Ohio is exploring the option adding more transportation railways as a way to reduce the traffic congestion of the state highways. This comes after the expansion of I-71 to three lanes in 2009 for $559.4 million.
Part of the why simply expanding transportation options as opposed to creating more lanes on the highways is induced demand, a topic that was heavily discussed. Induced demand is the idea that new roads and lanes will attract more drivers which would just lead back to the same issue the biggest example of this being the Katy Freeway in Texas.
Mayor Kapszukiewicz who spoke during the event compared the situation of induced demand on highways to loosing your belt and thinking that you have lost weight. You think that you have solved the problem but in reality have done nothing to it.
Ohio through the BorderID program, was approved for four corridors to go through the state and connect with other states. Some of the benefits of increasing transportation railways has already been seen in Ohio.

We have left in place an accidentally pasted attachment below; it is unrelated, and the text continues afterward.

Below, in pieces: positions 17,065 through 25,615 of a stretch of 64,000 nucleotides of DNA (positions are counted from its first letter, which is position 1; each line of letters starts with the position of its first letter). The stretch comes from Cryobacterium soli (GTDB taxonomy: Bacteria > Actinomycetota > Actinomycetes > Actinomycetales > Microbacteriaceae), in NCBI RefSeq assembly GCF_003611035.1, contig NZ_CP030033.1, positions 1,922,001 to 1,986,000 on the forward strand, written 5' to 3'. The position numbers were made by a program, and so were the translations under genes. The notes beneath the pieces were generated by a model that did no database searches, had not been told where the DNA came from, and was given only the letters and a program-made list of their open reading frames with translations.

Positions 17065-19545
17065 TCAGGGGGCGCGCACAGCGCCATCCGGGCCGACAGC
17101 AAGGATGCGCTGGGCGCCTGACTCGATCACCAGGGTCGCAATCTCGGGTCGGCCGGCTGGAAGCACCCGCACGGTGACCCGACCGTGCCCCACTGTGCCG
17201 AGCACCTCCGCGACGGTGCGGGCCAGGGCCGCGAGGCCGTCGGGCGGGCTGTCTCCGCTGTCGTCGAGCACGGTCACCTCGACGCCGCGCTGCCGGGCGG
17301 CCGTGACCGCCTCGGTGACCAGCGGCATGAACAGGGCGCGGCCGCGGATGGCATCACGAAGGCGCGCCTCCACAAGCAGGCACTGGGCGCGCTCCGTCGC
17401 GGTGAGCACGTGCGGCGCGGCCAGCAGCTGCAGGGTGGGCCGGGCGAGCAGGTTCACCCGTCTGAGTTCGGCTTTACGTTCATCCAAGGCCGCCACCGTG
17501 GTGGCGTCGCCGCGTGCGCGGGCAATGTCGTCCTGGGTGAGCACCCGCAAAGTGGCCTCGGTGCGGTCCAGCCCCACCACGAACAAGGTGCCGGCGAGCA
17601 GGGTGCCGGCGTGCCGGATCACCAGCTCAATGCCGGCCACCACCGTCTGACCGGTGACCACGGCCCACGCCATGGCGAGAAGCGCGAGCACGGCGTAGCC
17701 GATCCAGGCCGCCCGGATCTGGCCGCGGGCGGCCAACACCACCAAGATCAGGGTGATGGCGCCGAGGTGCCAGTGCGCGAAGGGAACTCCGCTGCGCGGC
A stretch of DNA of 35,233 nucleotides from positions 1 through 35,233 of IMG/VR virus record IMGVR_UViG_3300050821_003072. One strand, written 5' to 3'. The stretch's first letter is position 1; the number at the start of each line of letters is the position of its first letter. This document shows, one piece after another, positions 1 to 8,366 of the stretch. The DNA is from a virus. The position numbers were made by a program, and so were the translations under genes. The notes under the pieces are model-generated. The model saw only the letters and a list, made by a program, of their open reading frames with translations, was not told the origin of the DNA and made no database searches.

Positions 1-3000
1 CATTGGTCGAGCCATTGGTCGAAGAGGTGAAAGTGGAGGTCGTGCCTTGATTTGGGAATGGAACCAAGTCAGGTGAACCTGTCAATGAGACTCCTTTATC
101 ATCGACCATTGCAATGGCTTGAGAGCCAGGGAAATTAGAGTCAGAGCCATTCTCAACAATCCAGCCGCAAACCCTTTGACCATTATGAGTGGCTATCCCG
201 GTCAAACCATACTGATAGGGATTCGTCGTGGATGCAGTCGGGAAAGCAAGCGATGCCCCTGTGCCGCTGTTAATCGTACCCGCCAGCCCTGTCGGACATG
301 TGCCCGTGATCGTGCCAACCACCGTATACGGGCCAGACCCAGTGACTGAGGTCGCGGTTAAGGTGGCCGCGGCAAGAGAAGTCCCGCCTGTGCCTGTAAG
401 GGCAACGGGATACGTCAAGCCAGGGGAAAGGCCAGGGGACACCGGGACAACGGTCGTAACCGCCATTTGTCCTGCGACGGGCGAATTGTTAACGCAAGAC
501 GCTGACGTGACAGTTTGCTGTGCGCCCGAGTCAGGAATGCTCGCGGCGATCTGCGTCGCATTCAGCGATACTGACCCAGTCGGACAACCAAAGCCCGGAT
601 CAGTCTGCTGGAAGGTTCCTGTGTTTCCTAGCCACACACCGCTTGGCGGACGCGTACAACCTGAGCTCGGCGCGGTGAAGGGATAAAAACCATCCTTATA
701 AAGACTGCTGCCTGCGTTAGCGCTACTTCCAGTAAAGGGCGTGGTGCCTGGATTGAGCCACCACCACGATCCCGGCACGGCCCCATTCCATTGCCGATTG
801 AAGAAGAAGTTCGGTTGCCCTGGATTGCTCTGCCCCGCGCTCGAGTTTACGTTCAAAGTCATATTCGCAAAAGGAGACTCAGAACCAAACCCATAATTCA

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Cities like Dayton, Columbus, Cincinnati and Cleveland have seen the result of having this mode of transportation by creating a total of 1,000 to 1,200 jobs as well as $64-$66 million dollars in earning statewide.
Chair member of the All Aboard Ohio board, Erin Rosiello, said, “We are hoping that we can at the very least get all of our major cities like, Cleveland, Cincinnati and Columbus interconnected through transportation railways.”
The Border ID program is at this point past the planning and selection phases with OH a little bit of improvement of existing services, extension of existing services and creation of new services for the transportation railways.
All aboard Ohio’s whistle stop will next be in Crestline at The Hub at Village Square, 311 N Seltzer St.
For more information go to allaboardohio.org.